Value Is Subjective: Neither Gold Nor Crypto Have "Real Value"

[i]f the objective exchange-value of money must always be linked with a pre-existing market exchange ratio between money and other economic goods (since otherwise individuals would not be in a position to estimate the value of the money), it follows that an object cannot be used as money unless, at the moment when its use as money begins, it already possesses an objective exchange-value based on some other use.

Over the years, gold has met this criterion in that it has had a use-value from which the later monetary value could stem, whether as a conductor, as a product to make jewelry, or any other number of use-values it has had over the years. Additionally, gold meets Mises’s requirements for the secondary functions of money in its ability to facilitate credit transactions, transmit value through time and space, and operate as a medium of payment. Economists such as Schiff have brilliantly demonstrated that gold as a viable Austrian money is widely accepted, and this is in no way an incorrect claim.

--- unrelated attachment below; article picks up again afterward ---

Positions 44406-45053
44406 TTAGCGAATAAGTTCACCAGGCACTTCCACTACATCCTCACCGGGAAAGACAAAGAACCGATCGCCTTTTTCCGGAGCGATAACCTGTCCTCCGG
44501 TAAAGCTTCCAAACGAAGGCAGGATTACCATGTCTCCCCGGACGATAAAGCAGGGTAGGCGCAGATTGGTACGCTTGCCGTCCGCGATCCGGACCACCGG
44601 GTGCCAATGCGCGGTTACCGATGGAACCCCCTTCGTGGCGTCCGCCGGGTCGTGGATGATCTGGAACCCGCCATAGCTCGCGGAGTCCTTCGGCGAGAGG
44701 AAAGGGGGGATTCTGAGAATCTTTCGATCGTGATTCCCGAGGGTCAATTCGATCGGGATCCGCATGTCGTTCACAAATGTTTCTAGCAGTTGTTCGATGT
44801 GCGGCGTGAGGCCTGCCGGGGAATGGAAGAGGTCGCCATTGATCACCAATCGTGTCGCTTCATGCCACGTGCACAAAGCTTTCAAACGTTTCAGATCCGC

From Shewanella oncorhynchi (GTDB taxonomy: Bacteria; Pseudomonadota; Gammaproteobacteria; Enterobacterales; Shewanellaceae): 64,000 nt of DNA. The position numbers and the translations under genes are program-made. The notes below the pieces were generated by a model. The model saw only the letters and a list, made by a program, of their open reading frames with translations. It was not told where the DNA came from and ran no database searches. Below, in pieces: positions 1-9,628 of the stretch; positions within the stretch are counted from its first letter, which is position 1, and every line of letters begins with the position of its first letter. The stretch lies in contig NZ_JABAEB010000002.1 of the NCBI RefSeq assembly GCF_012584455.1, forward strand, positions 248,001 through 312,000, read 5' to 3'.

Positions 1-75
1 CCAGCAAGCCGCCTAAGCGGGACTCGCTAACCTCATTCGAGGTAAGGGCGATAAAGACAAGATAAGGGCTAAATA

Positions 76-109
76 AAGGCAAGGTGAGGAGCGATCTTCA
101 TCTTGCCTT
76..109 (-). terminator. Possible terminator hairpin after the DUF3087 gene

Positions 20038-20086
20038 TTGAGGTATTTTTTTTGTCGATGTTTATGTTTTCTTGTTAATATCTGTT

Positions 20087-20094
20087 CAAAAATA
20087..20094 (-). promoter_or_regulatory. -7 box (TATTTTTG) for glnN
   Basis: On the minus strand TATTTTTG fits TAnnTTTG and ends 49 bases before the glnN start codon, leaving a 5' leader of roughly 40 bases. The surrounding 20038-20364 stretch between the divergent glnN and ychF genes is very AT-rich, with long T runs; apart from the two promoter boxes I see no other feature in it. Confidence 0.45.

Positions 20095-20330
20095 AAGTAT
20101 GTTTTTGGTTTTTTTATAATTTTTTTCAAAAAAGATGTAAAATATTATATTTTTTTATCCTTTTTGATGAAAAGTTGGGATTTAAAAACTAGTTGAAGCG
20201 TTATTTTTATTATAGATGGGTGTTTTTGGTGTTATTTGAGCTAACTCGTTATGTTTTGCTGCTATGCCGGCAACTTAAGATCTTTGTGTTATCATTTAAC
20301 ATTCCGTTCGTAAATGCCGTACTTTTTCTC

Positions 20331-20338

However, where claims like this begin to go wrong is in claiming that gold has “real value.” The Austrian school disavows the existence of objective value, as Mises confirms when he says, “Modern value theory has a different starting point. It conceives of value as the significance attributed to individual commodity units by a human being who wishes to consume or otherwise dispose of various commodities to the best advantage.” It is not to us as economists, but rather to entrepreneurs and consumers, to determine what use-values provide the best advantage. Gold is no exception to the rule. Neither is cryptocurrency. Both are at least currently seeing individuals in the marketplace value each good according to individuals’ cardinal valuations of the goods. Some people value gold and crypto greatly. Many do not. To view gold as having “real value” is to subscribe to the idea that a commodity or currency has value beyond whatever value individuals assign to it at a given time. But the fact that gold can be used for, say, industrial purposes does not mean it has “real value” while more intangible goods and services have no “real value.”

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